Post-election spin

Leftist blogs say the election turned on “gay marriage,” the prominent rightist blogs say it didn’t (Kos and Little Green Footballs provide an example). The election was close, and turned on any number of things. The reason for the dispute over this particular point, it seems, is that leftists believe the interpretation irrefutably discredits the outcome as an expression of bigotry, and the mainstream right won’t argue the contrary.

The rightwing reluctance to argue the issue shows that there’s a lot of work ahead for opponents of the movement to normalize homosexuality. Experience since the ’60s shows that “the people” can’t act as a sort of deus ex machina that saves the country from the inability or unwillingness of public figures to present persuasive arguments for traditional moral ties and standards. So the struggle to preserve the family as a natural and fundamental social institution (and therefore the state as an add-on rather than the ultimate basis of social order) has a very long way to go. In a country with as many experts, functionaries and judges as America the popular sense of reality can’t stand up to the outlook of the people who run things, referenda to the contrary notwithstanding. Articulate principle is needed as well, and at this point it doesn’t have much of a presence in public life.

3 thoughts on “Post-election spin”

  1. Wrong interpretation
    I have a different take on this spin. Some leftists, at least, are willing to admit that the gay marriage thing was going to far. See , an essay by the editors Cockburn and St. Clair. They see the gay marriage issue as indulgent on the part of the coastal, urban elite and realise that the way ahead for the left is to de-emphasize its cultural ‘progressiveness’ and reemphasize economic issues. I get the same impression from more mainstream commentary of the left. This tone is not triumphal, it is soul searching.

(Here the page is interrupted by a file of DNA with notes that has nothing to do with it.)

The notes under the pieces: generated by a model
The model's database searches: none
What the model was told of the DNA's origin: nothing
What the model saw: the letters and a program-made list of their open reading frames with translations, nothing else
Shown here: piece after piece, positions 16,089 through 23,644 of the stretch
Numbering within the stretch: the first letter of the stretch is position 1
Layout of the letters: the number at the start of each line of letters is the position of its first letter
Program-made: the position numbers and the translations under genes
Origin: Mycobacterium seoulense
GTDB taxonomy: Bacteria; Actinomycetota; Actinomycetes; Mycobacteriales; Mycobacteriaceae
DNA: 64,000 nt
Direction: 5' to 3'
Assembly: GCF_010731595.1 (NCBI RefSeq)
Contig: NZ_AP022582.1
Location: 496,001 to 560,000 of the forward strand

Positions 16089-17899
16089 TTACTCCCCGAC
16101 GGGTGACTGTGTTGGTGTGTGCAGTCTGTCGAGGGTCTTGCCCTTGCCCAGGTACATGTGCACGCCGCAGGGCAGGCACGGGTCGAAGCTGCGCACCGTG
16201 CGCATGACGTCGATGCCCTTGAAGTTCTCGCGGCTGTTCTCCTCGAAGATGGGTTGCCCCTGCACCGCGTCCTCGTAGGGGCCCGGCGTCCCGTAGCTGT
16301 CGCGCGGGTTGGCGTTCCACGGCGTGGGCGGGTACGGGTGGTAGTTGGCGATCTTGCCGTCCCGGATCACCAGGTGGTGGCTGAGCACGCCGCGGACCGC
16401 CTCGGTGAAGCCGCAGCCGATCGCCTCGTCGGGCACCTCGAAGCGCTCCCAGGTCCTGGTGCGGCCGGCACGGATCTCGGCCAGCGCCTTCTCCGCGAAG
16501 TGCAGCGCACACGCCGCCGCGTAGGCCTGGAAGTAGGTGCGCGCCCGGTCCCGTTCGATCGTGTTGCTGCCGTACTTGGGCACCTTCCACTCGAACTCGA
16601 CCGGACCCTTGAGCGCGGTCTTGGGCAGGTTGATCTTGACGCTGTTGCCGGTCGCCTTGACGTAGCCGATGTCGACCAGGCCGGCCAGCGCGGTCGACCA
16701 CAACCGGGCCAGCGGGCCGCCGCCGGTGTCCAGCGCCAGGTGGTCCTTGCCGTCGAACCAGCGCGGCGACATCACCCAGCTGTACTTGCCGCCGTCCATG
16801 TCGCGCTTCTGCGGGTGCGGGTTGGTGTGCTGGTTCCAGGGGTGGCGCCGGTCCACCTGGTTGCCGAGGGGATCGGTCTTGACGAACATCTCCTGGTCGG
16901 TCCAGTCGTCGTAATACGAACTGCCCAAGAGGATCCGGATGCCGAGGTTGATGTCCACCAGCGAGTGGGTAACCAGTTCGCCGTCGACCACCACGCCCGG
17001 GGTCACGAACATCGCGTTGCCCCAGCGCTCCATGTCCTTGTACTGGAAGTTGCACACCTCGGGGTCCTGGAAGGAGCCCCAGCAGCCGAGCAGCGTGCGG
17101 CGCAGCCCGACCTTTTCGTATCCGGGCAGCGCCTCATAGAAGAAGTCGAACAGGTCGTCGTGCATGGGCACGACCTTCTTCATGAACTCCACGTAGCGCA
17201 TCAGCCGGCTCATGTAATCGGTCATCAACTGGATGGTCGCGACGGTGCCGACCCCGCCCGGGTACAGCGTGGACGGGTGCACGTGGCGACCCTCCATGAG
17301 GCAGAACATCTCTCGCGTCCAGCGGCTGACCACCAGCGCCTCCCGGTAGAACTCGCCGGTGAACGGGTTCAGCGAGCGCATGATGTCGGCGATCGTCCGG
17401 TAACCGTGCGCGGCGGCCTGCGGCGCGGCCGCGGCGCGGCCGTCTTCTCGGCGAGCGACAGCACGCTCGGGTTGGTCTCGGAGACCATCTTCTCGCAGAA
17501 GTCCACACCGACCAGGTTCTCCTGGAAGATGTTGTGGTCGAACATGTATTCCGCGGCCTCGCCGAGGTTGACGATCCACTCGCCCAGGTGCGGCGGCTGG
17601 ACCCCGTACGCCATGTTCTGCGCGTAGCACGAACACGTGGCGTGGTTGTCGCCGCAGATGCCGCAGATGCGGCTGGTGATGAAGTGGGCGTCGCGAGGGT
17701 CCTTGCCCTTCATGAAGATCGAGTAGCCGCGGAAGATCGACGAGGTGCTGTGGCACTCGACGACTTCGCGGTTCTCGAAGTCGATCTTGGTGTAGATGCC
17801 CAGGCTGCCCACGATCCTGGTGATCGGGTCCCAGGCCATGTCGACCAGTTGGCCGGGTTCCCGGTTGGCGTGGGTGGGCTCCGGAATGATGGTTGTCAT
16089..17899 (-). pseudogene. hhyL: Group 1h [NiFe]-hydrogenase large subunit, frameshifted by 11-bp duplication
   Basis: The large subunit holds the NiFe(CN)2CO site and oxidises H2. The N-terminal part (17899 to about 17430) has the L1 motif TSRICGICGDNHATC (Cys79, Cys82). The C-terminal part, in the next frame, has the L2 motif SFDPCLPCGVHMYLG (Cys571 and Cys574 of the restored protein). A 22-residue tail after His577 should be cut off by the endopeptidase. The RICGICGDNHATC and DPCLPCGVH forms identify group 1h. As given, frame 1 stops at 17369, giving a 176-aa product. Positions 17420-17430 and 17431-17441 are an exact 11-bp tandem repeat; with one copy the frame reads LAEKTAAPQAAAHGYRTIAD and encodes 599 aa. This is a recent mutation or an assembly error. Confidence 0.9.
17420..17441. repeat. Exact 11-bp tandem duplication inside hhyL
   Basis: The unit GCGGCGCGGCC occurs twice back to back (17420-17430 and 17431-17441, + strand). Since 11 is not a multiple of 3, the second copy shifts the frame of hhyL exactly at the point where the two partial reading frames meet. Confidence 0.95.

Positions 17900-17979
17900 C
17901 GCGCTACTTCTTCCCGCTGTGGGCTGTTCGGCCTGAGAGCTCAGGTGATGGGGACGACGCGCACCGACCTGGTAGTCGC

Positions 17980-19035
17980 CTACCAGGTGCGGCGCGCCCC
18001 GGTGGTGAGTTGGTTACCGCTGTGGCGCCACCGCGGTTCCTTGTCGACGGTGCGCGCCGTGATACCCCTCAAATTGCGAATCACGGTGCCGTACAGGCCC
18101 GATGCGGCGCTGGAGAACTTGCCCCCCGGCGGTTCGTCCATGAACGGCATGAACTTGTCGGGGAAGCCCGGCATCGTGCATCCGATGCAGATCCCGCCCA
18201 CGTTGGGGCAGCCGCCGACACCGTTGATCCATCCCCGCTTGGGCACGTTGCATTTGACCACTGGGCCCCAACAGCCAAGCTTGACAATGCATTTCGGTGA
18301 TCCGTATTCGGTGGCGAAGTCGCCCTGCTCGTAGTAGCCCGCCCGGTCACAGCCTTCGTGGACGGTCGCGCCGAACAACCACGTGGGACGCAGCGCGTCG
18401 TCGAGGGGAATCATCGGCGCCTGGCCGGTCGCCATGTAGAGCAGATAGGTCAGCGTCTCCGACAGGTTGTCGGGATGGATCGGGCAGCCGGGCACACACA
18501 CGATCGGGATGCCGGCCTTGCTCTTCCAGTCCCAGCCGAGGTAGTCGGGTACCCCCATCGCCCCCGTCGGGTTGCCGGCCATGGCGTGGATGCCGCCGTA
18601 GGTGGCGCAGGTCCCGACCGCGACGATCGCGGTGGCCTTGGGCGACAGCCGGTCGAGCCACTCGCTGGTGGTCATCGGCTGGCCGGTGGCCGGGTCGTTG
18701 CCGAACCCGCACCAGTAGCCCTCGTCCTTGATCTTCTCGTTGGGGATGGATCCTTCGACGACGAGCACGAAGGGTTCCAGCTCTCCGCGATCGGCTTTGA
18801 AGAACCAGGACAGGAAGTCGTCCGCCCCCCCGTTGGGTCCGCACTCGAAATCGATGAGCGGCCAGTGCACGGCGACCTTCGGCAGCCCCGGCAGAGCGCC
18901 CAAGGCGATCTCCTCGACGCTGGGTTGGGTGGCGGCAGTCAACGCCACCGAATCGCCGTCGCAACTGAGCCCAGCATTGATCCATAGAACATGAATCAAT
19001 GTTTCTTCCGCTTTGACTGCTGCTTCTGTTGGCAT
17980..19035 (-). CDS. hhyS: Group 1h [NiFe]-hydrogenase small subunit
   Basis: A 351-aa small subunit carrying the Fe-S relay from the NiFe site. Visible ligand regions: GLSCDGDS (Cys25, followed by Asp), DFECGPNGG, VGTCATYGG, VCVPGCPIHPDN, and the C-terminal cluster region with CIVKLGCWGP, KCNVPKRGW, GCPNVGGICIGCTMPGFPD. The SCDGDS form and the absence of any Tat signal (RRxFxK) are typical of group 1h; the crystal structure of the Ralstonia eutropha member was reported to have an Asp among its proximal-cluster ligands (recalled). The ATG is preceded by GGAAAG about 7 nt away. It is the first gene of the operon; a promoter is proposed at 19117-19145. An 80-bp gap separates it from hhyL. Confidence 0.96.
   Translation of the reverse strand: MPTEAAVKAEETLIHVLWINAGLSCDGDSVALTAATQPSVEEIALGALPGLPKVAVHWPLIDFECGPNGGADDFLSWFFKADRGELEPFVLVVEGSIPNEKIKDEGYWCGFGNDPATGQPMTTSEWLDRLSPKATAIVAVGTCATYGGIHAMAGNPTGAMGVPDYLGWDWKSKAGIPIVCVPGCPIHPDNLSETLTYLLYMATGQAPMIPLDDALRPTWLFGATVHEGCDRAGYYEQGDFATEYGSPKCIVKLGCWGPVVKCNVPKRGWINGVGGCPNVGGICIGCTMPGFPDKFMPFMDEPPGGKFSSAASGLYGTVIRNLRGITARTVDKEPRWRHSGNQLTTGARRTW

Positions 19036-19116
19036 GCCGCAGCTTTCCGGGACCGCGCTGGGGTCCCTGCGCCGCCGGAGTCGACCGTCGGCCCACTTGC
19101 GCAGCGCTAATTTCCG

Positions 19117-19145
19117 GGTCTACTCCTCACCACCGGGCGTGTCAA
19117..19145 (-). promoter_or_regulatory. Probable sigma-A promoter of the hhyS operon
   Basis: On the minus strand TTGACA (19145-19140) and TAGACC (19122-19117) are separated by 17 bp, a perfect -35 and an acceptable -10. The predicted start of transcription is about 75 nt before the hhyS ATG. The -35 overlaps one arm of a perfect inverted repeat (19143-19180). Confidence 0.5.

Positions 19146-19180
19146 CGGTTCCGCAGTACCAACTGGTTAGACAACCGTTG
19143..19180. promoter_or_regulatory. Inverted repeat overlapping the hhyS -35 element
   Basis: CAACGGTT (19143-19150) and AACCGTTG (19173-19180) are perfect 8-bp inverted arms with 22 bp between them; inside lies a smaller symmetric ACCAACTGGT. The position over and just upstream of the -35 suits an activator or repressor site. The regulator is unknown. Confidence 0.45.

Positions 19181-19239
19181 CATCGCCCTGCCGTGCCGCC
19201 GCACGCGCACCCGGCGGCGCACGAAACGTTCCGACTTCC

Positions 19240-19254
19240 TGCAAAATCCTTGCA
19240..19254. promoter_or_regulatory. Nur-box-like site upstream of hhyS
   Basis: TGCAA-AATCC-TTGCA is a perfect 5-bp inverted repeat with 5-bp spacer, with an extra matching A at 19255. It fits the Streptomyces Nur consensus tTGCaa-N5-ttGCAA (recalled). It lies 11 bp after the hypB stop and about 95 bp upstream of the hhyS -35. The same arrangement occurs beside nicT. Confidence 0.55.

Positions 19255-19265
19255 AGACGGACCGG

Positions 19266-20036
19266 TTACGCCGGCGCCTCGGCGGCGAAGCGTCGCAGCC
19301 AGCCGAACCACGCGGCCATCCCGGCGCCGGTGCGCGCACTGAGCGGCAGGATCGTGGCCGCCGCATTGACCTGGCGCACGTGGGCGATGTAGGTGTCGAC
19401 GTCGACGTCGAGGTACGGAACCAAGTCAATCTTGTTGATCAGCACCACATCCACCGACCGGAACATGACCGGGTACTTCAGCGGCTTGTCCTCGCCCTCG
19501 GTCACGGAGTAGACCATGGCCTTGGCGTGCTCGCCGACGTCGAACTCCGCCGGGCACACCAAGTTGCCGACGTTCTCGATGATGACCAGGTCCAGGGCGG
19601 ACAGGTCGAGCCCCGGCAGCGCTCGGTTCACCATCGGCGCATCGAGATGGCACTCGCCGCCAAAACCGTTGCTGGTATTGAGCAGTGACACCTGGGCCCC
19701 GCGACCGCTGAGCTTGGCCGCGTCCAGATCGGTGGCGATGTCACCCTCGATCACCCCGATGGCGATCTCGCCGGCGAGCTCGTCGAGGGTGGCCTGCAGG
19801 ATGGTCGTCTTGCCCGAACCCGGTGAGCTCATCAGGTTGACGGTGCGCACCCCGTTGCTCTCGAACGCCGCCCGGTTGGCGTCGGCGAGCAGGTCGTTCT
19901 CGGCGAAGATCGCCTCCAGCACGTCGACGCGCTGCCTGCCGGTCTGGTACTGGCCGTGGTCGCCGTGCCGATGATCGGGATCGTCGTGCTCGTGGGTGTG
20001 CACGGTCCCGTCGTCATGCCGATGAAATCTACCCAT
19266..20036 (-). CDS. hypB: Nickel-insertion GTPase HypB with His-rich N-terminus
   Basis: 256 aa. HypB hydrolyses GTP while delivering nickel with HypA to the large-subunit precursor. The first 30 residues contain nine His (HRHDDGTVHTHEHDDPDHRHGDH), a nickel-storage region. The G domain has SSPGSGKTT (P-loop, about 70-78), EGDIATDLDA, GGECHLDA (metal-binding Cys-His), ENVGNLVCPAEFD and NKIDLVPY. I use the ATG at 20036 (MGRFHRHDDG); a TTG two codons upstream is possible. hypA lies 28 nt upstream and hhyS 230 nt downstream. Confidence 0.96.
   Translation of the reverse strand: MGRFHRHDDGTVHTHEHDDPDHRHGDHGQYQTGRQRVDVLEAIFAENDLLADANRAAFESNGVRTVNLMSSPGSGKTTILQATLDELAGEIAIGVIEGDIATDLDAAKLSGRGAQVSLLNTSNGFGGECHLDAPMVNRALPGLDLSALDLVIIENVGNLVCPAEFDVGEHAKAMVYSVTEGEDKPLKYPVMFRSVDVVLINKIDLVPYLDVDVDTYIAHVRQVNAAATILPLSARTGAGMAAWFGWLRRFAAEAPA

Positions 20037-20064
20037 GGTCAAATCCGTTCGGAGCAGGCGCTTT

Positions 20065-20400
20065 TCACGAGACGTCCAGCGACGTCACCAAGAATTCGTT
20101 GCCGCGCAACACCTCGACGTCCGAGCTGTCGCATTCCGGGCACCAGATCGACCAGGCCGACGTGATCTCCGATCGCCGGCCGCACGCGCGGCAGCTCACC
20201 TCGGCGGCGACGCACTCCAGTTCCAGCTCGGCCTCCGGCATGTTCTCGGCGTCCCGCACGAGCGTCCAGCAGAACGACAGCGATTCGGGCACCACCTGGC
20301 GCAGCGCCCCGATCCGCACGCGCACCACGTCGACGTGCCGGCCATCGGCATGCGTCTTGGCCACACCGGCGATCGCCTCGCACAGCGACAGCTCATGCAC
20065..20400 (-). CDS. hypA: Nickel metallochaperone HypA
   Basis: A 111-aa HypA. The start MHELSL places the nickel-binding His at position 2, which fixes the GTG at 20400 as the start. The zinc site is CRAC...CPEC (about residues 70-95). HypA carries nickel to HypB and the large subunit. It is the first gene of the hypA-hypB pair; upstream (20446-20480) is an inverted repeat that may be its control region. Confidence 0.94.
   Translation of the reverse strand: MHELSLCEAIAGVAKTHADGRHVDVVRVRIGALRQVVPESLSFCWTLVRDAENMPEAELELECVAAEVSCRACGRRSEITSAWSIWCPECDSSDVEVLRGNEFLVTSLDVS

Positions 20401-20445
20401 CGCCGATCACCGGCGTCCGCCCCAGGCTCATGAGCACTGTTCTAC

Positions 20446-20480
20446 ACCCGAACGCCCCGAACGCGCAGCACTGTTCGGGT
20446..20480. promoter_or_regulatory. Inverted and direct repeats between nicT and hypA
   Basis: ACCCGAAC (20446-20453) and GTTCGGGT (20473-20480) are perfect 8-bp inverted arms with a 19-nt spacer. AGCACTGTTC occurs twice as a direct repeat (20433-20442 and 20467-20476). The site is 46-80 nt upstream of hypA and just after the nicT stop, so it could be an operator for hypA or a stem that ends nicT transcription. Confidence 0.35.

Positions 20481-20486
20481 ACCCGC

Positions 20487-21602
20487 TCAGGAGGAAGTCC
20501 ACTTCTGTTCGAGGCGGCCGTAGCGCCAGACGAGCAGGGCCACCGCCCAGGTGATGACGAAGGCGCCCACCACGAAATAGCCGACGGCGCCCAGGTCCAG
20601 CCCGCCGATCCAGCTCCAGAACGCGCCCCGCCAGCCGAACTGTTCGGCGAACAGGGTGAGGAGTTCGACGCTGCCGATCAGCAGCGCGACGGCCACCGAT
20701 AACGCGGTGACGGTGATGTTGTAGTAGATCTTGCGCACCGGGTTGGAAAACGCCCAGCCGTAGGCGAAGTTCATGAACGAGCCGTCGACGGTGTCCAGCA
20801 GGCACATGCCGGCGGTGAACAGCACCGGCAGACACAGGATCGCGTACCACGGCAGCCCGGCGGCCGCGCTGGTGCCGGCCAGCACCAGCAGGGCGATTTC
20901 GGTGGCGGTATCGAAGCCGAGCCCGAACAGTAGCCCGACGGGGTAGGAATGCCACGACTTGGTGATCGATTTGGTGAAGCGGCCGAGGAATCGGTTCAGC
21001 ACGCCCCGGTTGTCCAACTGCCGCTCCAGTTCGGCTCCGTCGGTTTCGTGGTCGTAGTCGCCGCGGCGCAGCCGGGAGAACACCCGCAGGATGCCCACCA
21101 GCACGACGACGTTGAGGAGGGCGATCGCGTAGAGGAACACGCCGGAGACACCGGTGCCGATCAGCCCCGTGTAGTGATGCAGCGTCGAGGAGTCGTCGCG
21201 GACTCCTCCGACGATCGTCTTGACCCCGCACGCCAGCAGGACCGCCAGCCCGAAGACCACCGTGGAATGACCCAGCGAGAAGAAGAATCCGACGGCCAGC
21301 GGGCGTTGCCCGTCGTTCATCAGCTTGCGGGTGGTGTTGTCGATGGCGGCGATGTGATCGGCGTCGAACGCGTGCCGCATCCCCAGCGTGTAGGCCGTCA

On the other hand, Little Green Footballs and the likes of David Brooks have an incentive to portray the election as a referendum on the War on Terrorism, Iraqi front , rather than a referendum on gay marriage, gun rights, etc. The ‘conservative’ coastal elites don’t really care all that much about gay marriage or even abortion,but for some reason they really enjoy invading other countries. If the ‘moral’ factor is the key to the last election, they lose their mandate for more invasion, intervention, etc. Hence the tone is triumphal, or at least trying to fake it, and they downplay the morality factor.

    BTW, the David Brooks editorial in the NYT is quite disingenuous. He claims that there is no evidence election the election was won on gay marriage or ‘moral values’ because the proportion of evangelicals in the electorate was the same. But given the mobilisation of voters on the left, creating a much larger pool of voters overall, there must be more evangelicals on the right who went to the polls (otherwise the proportion of evangelical voters would have declined). That is, the evangelical vote must be a larger proportion of the Republican vote and the exit polls tell us these people are worried first and foremost about ‘moral values’, rather than Iraq or the so-called War or Terror.

    • Both interpretations are correct
      I agreee with most of what stari_momak says. The response of the articulate public right to the election is partly a matter of wanting to push the Iraq war and partly a matter of not having anything to say or not caring about cultural issues. A politics buff isn’t likely to be that interested in cultural issues in any event because he views a different side of human life as decisive. So I think my conclusion stands, that traditionalists who think cultural issues are decisive but in an overgoverned world political action is needed to promote cultural goods and stave off cultural threats have a long way to go before they can change the current correlation of forces.

      It seems to me unlikely, by the way, that the left will be able to downplay cultural in favor of economic issues. The former have become their religion, and the latter seem hard to do much about.

      Rem tene, verba sequentur.

      • A little to strong
        I agree, my title was a bit too strong. At the same time, I think there is a real current on the left on moderation of some of the cultural issues. The emergence of a left focussed on economic issues is that last thing either the cultural left or the mainstream ‘conservatives’ want to see.

        Of course, in the present context, moderation on cultural issues means a position that was far to the left only 20 years ago.


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